At some point in my 4-year-old sister’s life, someone will have to sit her down and explain to her that she almost didn’t make it into this world alive.
It’s 2007. My mother is in the passenger’s seat of a car headed down a street in Atlanta, Ga., when an oncoming car runs a red light and rams violently into the vehicle. She is about seven months pregnant. People will later tell her that she is a lucky woman — if the car impacted just inches closer to the passenger’s seat, both she and my little sister wouldn’t be here today.
My mother is panicking and being rushed to the hospital. The accident leaves the car totaled and gives my mother a few scratches, but the shock has taken over the shaky synapses in her body, sending waves of discomfort through her arms, legs, feet and stomach. The doctors cannot find my sister’s heartbeat. They do not know if she is alive.
It’s the summer of 2011. I’m sitting in my living room; the orange Georgia sun pierces through our transparent cream-colored blinds. I begin singing Nicki Minaj’s “Super Bass,” and my sister, whose name is Eliyana, rushes into the living room from her adjacent princess-themed bedroom. She begins to bob her head and wiggle her hands to the music. She has moves. She is her brother’s sister.
One year ago I explained to Eliyana that I was going to London to study abroad and work at a place called “The Associated Press.” I pointed out the location on a map. She didn’t understand the distance. In her mind, Aaron was just leaving again for a few months only to return over his next break from college, hopefully with new Dora the Explorer DVDs and books to help her sleep at night. She doesn’t sleep without a bedtime story. She has an infallible life routine.
The day of that car accident in 2007, everything in my life took a new turn. Before coming to Ithaca College, I knew very little about journalism. My first courses in the Roy H. Park School of Communications were teaching me to be objective — to seek truth and to keep a balanced outlook on the stories I covered. I began learning journalism by the books, but in the back of my mind I knew there was something more to it than that. So I went searching for it.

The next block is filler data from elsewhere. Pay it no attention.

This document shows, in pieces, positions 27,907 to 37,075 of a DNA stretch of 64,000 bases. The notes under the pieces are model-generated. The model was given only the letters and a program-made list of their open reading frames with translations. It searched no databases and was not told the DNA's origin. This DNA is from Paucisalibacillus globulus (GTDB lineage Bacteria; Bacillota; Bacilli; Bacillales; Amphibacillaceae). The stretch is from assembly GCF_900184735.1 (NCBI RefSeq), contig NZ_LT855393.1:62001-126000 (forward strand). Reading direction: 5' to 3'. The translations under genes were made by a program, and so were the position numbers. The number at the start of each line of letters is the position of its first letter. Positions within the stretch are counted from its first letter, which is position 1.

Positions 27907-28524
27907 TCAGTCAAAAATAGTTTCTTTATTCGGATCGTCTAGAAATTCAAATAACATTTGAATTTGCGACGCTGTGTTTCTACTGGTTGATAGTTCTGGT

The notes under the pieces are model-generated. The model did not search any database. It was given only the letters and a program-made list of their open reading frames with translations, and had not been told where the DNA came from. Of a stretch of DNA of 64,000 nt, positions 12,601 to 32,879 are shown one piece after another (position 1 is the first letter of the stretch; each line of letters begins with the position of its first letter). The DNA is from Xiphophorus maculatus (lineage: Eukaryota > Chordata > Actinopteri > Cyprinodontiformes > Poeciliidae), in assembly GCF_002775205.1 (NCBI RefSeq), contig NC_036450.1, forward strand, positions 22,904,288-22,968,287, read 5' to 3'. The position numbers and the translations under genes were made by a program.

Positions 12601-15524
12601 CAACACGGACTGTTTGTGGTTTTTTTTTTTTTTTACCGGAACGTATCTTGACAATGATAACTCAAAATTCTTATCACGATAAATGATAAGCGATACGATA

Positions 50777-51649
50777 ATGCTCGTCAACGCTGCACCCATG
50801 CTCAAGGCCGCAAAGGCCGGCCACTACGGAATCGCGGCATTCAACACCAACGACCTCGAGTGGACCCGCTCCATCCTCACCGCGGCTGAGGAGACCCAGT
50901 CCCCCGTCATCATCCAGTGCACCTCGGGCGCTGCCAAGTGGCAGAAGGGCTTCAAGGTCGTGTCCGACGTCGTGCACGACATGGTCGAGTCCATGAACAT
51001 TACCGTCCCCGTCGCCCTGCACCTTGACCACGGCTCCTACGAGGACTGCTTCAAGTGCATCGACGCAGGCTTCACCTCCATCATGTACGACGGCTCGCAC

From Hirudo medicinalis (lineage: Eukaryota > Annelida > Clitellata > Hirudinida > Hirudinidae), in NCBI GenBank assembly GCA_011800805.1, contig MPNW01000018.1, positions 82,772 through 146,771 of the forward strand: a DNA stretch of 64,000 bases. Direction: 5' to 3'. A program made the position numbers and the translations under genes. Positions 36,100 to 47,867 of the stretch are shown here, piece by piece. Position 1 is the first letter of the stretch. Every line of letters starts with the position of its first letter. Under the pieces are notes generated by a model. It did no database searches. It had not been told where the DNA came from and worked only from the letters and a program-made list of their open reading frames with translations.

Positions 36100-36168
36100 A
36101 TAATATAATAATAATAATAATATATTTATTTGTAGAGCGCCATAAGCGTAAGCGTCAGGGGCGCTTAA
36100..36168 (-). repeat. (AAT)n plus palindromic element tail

When new life begins, we feel it. The potential for a bright future, and the curiosity that comes with every new step and fresh experience mimicked, in a way, the same feelings I had toward journalism. I look in my sister’s eyes and I see the strength my mom had to raise me as a single black mother in New York City. I see how she beat the statistical odds and defied the constructs and scripts that society had already written out for her. It’s in those two struggles for life — one conscious and one not — that I find the drive to do what I do each day.
I understand that the odds were stacked against The Ithacan and myself this year. The journalism industry seemed to be in crisis mode. News of the lack of jobs in the field had finally hit us. But through the gutsy tenacity and talent of our editorial board and staff, we put out the best weekly college newspaper in the country this year. Journalism doesn’t happen in a vacuum. It’s at its best when the people who do it remember what inspires them to fight for the best video, the best photograph and the best story.
It’s 2012, and my sister is video chatting me to show me her first loose tooth. It wiggles — a lot. Later on tonight, she is going to put it under her pillow, and my mom will slip a dollar in its place. Life goes on for her. But I want to be the one to sit her down and tell her how she began to inspire her older brother without even knowing it. I hope we’ll still sing Nicki Minaj when it’s time for her to go off to college. Something tells me that part of us will never change.
Aaron Edwards is a senior journalism major and editor in chief of The Ithacan. Email him at email@example.com.